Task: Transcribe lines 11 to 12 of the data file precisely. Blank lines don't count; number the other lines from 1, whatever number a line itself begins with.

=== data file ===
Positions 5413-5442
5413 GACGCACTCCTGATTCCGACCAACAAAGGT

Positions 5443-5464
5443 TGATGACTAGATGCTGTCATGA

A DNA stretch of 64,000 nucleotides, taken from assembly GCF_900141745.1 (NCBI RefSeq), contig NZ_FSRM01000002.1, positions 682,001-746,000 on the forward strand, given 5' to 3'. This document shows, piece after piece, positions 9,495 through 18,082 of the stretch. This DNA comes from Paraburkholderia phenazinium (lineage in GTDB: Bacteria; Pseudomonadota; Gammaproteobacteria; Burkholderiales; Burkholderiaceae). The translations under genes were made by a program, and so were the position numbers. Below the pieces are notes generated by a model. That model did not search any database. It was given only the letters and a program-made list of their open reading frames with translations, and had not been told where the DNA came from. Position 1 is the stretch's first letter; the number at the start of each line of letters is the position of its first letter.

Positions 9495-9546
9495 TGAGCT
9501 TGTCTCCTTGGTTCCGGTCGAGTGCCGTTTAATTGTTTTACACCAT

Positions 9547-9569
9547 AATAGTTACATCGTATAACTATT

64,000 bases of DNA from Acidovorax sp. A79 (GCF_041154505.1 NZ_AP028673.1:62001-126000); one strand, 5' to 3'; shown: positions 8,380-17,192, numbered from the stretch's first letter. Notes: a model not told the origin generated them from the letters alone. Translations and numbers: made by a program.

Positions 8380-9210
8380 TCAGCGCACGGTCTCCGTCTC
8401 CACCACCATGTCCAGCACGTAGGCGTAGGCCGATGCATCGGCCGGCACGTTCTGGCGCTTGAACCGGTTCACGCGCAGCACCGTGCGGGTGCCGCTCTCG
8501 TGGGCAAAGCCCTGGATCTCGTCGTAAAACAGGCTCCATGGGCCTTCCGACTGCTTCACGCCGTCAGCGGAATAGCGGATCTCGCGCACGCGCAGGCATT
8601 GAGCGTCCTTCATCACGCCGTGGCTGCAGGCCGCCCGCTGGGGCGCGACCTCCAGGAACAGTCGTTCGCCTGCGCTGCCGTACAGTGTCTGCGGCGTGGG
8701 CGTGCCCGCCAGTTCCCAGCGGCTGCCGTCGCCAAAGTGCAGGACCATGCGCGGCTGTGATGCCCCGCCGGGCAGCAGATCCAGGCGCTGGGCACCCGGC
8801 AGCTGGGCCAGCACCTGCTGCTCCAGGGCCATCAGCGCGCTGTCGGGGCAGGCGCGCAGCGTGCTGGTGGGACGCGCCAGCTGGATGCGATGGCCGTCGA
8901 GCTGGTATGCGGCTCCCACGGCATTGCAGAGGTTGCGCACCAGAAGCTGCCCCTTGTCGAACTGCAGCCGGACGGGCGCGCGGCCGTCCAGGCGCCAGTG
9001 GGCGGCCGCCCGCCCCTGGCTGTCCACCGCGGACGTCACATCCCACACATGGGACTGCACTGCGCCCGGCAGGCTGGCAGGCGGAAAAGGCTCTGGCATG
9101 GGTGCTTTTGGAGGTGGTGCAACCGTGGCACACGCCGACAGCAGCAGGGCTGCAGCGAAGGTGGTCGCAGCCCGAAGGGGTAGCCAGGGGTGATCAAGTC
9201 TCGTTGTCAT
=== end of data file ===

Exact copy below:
64,000 bases of DNA from Acidovorax sp. A79 (GCF_041154505.1 NZ_AP028673.1:62001-126000); one strand, 5' to 3'; shown: positions 8,380-17,192, numbered from the stretch's first letter. Notes: a model not told the origin generated them from the letters alone. Translations and numbers: made by a program.

Positions 8380-9210